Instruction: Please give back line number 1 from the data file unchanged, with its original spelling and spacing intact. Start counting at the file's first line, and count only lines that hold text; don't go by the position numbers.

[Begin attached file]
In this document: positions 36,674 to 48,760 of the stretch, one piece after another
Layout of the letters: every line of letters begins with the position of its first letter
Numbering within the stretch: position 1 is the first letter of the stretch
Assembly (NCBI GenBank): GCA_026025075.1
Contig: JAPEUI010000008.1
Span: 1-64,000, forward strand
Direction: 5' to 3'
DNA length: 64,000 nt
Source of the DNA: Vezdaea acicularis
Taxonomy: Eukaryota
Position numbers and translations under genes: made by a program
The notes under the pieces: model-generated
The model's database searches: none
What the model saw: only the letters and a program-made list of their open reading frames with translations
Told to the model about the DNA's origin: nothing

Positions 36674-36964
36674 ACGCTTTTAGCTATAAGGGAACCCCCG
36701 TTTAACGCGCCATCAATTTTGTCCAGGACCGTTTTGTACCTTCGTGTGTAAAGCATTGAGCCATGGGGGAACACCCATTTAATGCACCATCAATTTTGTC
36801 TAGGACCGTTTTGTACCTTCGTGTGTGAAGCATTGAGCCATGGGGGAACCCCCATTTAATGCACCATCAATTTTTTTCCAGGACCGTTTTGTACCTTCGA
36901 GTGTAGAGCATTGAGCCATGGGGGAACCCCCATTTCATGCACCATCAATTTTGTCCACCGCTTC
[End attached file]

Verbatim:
In this document: positions 36,674 to 48,760 of the stretch, one piece after another